Not So Funny
I was truly excited when our office received the information that Back Stage West was going to print an improv issue [BSW, 7/11/02]. The Second City L.A., like other schools of improvisation, submitted its advertising information and paid the fees. So you can imagine my shock to open the improv issue and find that the Second City paid to promote an issue about the Groundlings, not an issue about the art of improvisation.
This issue should have been called "Lies in Advertising," not a Spotlight on Improv Groups. While the Groundlings certainly deserve the attention within the community, I would like to remind Back Stage West that the improv issue did nothing to service the rest of the Los Angeles improv community, and that is a disservice to your readership. There was no information provided to your readers about each school's varied style of teaching, the quality of instructors, curriculum, pricing—no information. If you call printing a listing of schools reporting information, the schools currently do that for themselves by paying Back Stage West to advertise.
If Back Stage West wanted to do a promotional piece about the Groundlings, it should have done just that. Back Stage West owes their readers information and the Los Angeles improv community an apology.
Producer, the Second City L.A.
EDITOR'S RESPONSE: The Spotlight on Improv was not intended as an issue about the Groundlings, or about any single institution. We chose to speak to two high-profile actors, Mindy Sterling and Michael McDonald, about their improv training, which in their case was at the Groundlings. We also printed a piece about intellectual property issues surrounding collective-based sketch work, which sourced various improv experts from a variety of groups. We felt this coverage, surrounded by ads and listings about various improv training options, was a service to our readers. I regret that you didn't feel served by this coverage. We hope you like next year's improv issue better.
Regarding your feature article of July 18 ["Dream Plays and Nightmare Seasons," which presented a wish list of shows by BSW critics]: Your critics are probably aware that the producers and presenters of theatre in L.A. County, and in the Southland generally, are very much interested in bringing to our audiences productions of current interest and importance along with those of theatrical significance and general audience entertainment. We would love to be able to produce many of the plays you and your critics would like to see.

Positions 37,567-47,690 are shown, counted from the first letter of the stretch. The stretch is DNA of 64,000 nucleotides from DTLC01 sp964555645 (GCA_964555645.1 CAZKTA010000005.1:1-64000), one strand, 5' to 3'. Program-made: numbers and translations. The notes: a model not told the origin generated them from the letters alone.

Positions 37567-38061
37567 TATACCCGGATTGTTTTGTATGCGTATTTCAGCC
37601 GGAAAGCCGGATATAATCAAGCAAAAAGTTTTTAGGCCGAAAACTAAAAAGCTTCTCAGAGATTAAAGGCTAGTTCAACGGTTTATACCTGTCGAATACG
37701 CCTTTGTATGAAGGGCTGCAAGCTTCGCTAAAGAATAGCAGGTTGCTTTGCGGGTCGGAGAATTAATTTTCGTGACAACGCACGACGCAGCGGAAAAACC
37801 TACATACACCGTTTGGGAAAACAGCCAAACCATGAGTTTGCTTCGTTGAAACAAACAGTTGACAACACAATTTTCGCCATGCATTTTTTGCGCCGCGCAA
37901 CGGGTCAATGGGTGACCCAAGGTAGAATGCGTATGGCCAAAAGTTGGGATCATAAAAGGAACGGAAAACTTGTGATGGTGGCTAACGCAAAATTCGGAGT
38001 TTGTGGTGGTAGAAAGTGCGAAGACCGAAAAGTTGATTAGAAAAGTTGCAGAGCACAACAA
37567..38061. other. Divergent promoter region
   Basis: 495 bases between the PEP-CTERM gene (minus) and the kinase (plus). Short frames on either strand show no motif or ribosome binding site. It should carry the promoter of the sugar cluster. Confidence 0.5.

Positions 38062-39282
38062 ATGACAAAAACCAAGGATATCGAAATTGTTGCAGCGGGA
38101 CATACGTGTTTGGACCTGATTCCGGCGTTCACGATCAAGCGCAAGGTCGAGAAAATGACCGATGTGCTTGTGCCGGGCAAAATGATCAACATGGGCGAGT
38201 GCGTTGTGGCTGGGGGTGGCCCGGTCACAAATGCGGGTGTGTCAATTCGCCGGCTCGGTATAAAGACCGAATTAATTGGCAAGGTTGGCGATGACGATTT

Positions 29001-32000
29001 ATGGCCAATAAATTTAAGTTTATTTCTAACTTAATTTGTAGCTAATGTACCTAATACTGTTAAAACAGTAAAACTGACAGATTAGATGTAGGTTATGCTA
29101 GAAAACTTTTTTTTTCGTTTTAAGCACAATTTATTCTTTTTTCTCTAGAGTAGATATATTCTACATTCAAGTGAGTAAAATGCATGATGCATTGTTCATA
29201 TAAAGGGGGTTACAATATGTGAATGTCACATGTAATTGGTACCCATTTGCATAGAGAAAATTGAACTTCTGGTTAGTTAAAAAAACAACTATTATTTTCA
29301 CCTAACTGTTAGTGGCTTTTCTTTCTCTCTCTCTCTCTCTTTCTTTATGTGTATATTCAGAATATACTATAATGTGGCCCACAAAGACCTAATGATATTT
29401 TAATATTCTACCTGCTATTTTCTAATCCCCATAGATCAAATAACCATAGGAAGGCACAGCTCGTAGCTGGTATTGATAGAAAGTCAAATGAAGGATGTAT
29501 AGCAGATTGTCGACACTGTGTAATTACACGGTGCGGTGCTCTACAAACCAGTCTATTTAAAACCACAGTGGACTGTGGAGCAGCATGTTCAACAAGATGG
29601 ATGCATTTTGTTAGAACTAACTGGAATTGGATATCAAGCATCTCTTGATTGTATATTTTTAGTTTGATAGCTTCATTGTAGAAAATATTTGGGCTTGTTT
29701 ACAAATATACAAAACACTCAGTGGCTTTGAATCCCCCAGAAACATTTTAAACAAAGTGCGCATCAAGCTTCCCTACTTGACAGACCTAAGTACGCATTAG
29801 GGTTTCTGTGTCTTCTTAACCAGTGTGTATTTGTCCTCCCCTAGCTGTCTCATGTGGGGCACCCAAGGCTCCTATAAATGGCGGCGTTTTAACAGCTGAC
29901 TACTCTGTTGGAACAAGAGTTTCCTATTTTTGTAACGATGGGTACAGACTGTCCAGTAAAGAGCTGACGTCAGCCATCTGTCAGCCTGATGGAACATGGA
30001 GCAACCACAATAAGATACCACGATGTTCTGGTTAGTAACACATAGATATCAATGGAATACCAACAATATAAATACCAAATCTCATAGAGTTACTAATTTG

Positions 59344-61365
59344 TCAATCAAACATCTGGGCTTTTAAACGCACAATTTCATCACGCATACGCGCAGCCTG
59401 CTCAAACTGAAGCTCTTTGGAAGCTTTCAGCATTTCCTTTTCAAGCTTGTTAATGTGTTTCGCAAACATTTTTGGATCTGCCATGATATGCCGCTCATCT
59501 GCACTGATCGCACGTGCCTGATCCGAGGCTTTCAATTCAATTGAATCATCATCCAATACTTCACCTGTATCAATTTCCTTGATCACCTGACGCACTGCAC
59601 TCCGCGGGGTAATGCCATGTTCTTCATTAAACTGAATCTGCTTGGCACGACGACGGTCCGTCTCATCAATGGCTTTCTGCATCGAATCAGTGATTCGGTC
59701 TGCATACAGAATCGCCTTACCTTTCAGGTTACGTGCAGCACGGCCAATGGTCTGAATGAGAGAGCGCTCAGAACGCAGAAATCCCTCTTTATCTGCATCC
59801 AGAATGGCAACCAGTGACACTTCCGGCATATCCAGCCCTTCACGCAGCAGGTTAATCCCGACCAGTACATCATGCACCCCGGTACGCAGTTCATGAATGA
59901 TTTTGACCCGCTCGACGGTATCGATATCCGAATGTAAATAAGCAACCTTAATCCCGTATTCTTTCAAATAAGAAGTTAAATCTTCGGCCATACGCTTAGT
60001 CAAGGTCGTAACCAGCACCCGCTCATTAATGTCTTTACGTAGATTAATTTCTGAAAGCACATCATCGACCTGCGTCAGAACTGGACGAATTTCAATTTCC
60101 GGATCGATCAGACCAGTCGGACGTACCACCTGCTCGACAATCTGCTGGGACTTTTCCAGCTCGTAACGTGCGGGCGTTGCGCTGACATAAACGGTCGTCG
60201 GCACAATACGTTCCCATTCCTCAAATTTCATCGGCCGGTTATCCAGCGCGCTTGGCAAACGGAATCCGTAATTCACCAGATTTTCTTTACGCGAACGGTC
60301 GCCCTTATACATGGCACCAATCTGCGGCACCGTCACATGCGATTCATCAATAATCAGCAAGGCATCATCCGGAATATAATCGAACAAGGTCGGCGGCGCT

In fact we often ask the rights holders of many of the plays you list and are turned down with no reason given. At the Long Beach Playhouse we believe we have a problem in being close to the L.A. audience and that the authors' representatives are holding out for larger L.A. theatres. It seems that Orange County theatres have an easier time than we do obtaining rights to some plays, because the East Coast reps don't know the geography of the area.
This is possibly a wrong guess on our part, in that we hear now our friends in Orange County are having as much trouble as we are in getting rights.
In addition to denying rights, the publishers don't let us know until the very last minute whether we get the rights or not, making it very difficult to plan a season and get all the publicity and season subscription material produced in time to effectively promote our season.
Having spent time at Samuel French trying to pick up material that we might produce, I believe the folks in the backroom there may be able to tell you that we're all having trouble getting rights to what we think would be successful productions.
You might ask many of the contemporary authors you list why they won't allow their plays to be produced in Waiver theatres in L.A.
I would hope that you will look further into this matter and perhaps help to break this impasse. Until we get better opportunities to produce shows that we are interested in, we'll have more classical and public domain shows for your critics to sit through.
Past president, Long Beach Playhouse